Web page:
Right now, I’m having a mini love affair with crepe myrtles.
It started a couple of months ago when we had some landscaping done, and the workers accidentally broke off the emerging shoot from a newly planted crepe myrtle on one side of our house.
No big deal, they assured us. It’ll grow right back.
I wasn’t taking any chances. Frantically, I fertilized and watered it, checking daily to see whether it would produce another shoot. At length, I saw a tiny speck of green, which grew and multiplied into what’s now an almost-foot-high plant!
There are lots of varieties of crepe myrtle. Some are hardier for cooler climates; some are shrub-height, some are trees. When they bloom, they do so in a variety of colors, including pale pink, watermelon pink, lilac, coral, and white. Crepe myrtles love lots of sunshine and summer heat; they do best in Zones 7-9, which encompasses the southern region of the U.S. from about Cairo, IL, south to the Gulf of Mexico.
While I’m farther north than that, the store where we bought this plant assured us it would do just fine. I hope so because I can hardly wait to see its predicted watermelon pink blossoms!
On a recent trip to South Mississippi, I enjoyed a profusion of crepe myrtles along the highway medians, in people’s yards, beside office buildings. Oddly, the farther south we went, the fewer the explosion of flowers (probably something to do with the coastal region’s wetter weather conditions).
Anyway, I captured a few photos of some crepe myrtles for those who (like my blogging friend Wendy over at Herding Cats in Hammond River) aren’t familiar with this gorgeous plant.
They’re beautiful Debbie! Thanks for the horticulture lesson too. Isn’t it true that the plants grow faster when you cut them back?. A good friend of mine was livid with her husband when he accidently mowed down the flower bushes she had labored all spring to plant and to her delight, they came back fuller and more robust than ever. Lucky for her husband!
I think that’s true in many cases, Kathy. People, too, need pruning once in a while! But there’s something called crepe “murder” about cutting them back too far that makes them ugly and ruins the beautiful look of the bark.
Oh how pretty, Deb. I have always loved CMs. They grow real well here in hot and sunny southern Calif. I might put one on my lawn…I have an orange tree but it just sits there. I told it last year if it didn’t give me any oranges this year it would go to a new home. We’re at that point now! Have a great week.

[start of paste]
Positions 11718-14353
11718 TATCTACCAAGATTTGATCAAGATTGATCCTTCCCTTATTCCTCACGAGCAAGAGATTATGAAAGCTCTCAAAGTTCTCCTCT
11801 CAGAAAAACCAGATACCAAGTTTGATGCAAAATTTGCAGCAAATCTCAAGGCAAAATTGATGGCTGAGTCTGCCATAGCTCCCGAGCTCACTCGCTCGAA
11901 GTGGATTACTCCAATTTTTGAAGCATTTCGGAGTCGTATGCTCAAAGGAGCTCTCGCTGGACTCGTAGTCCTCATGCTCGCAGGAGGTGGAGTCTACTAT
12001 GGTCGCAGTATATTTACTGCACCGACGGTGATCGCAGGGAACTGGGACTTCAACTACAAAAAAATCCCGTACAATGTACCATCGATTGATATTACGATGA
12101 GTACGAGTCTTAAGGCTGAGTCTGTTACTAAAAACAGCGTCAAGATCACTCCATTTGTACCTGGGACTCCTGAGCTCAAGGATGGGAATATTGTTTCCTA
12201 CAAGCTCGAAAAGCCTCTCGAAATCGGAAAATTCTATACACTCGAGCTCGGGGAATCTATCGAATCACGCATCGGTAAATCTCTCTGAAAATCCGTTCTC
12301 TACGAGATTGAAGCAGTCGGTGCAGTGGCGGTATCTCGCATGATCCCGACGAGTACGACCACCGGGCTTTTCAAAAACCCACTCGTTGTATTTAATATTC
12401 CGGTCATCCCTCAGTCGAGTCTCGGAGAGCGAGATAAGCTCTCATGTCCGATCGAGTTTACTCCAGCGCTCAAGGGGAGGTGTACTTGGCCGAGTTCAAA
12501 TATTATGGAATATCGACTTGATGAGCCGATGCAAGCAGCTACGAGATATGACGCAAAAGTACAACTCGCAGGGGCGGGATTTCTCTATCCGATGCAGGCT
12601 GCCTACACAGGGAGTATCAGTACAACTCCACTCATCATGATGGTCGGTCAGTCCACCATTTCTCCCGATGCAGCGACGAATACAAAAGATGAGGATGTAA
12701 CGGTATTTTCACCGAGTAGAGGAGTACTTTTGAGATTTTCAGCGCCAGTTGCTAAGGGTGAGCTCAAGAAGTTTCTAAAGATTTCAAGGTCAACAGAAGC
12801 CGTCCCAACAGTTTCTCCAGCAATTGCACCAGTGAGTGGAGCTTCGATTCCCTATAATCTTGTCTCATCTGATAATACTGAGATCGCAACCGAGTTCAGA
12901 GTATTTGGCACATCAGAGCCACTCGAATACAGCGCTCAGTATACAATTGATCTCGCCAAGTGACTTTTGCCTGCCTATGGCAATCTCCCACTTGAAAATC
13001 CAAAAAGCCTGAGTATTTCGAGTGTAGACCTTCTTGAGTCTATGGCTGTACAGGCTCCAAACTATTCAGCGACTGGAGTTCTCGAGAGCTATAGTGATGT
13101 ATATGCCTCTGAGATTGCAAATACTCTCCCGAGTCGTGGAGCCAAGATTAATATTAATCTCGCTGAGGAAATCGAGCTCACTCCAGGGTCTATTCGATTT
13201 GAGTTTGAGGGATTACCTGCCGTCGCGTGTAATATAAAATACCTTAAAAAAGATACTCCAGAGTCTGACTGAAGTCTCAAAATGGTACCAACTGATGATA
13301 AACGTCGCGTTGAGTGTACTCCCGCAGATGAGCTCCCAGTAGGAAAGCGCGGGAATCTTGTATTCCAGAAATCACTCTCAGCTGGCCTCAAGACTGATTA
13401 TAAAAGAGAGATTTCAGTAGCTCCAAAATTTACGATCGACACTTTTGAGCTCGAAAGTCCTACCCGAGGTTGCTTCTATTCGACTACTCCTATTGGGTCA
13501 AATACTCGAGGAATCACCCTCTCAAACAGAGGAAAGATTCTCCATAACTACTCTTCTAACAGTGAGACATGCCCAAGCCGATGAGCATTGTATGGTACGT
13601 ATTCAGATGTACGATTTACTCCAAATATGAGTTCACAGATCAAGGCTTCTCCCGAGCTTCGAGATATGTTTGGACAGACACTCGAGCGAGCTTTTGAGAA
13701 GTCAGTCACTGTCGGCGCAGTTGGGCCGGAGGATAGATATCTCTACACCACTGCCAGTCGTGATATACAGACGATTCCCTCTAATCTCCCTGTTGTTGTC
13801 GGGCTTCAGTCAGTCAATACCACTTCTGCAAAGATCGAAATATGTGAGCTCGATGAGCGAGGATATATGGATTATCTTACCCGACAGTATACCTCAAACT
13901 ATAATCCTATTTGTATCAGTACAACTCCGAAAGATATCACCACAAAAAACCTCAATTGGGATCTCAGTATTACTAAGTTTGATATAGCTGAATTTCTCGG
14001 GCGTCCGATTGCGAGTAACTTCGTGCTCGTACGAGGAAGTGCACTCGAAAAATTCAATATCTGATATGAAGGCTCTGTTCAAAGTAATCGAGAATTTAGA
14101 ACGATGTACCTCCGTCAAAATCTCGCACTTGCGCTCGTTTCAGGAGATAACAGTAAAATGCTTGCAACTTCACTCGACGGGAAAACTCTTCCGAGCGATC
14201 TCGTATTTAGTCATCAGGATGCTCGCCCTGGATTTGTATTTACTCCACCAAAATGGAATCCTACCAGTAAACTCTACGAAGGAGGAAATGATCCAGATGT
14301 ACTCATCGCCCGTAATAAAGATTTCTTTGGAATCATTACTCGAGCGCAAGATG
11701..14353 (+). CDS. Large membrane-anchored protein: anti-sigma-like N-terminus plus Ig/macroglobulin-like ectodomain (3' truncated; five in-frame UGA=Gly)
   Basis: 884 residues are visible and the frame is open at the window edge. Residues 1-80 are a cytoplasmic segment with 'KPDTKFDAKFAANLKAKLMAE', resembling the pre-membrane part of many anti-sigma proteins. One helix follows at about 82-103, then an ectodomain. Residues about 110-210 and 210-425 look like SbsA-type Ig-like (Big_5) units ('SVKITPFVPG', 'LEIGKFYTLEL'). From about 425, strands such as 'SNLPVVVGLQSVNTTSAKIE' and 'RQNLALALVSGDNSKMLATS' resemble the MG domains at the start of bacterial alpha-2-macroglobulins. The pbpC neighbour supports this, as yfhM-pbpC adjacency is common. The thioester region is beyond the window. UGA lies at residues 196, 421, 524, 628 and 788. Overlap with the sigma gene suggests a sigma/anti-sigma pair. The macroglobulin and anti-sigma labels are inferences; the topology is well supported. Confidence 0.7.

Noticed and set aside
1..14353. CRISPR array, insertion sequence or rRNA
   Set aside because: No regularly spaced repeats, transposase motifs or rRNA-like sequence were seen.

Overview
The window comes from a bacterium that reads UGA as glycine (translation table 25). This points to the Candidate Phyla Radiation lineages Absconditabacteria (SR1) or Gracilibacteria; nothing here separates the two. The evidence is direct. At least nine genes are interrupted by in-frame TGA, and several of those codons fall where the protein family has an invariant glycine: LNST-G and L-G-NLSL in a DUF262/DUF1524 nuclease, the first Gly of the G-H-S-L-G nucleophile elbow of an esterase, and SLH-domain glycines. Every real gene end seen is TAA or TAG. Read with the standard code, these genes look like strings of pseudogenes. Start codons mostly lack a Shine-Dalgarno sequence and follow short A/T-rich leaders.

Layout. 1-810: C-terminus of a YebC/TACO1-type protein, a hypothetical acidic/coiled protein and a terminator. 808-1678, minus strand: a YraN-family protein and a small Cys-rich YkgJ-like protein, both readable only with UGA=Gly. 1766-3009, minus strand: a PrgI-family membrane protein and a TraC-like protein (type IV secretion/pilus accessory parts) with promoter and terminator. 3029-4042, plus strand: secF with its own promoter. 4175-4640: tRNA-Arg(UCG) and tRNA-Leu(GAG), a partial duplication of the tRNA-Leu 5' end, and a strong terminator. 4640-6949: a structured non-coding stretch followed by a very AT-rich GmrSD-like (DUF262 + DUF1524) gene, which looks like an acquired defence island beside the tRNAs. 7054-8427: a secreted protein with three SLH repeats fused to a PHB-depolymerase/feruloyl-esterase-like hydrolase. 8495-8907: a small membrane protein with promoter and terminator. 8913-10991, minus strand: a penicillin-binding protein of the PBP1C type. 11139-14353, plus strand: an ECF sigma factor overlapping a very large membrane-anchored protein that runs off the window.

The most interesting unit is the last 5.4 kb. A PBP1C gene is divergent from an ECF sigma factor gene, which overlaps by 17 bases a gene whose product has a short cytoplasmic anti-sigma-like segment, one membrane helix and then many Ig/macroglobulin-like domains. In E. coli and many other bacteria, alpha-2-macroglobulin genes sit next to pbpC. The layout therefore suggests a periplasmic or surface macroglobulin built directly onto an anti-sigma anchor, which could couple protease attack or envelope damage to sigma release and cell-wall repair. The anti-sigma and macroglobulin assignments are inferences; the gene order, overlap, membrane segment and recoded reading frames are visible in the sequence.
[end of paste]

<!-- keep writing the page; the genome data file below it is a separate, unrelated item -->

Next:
We had a miniature peach tree, but it didn’t produce either. It had baby peaches all over, but they never ripened. We finally opted to chop it down. I hope your orange tree was listening when you threatened it with a new home!
Love the vibrant colors! Very pretty! My yard does not get enough sunshine and our winter are to harsh for Crepe Myrtles but I remember my parents planted it in the yard of the house I grew up in and I still remember the beautiful blooms.
Thanks for sharing!
I’m fearing even southern Illinois might be too far north for our crepe myrtle to bloom, but I refuse to give up hope — and seeing all these gorgeous trees during our vacation made me that much more convinced I had to try! Glad you enjoyed them, too!
It’s possible we have a few here, but I don’t think I’ve seen any (I’m almost certain it’s too hot and dry for anything so pretty ;))
I hope your crepe myrtle survives and produces the gorgeous flowers like what you’ve shown in the pictures.
They really are pretty, Janna, especially when they’re in full bloom! Mine isn’t anywhere near as tall as some of these specimens, but with a little encouragement — and keeping careless lawn guys away from it — there’s hope!
Crepe Myrtles are gorgeous in all colors! I do hope that yours fairs well.
Thanks, Suzi, so do I! Maybe I need to print out one of these photos and tuck it in the ground beside my “baby” one — for inspiration, you know!
These are lovely.
There’s a nursery near where I live that gives out Myrtle Money when you make a purchase throughout the year. Myrtle Money can be redeemed during the annual crepe myrtle festival. It seems like a fun tradition, but I don’t have anywhere to plant a crepe myrtle, so I just enjoy the beauty. Thanks for posting these!
Thanks for visiting, Hipster! Myrtle Money, huh? Sounds like a wonderful thing. Nobody would do that here because Crepe Myrtles generally aren’t grown this far north. Mine must be hybrids (or, as my mom is quick to point out, maybe I’ve got a green thumb!)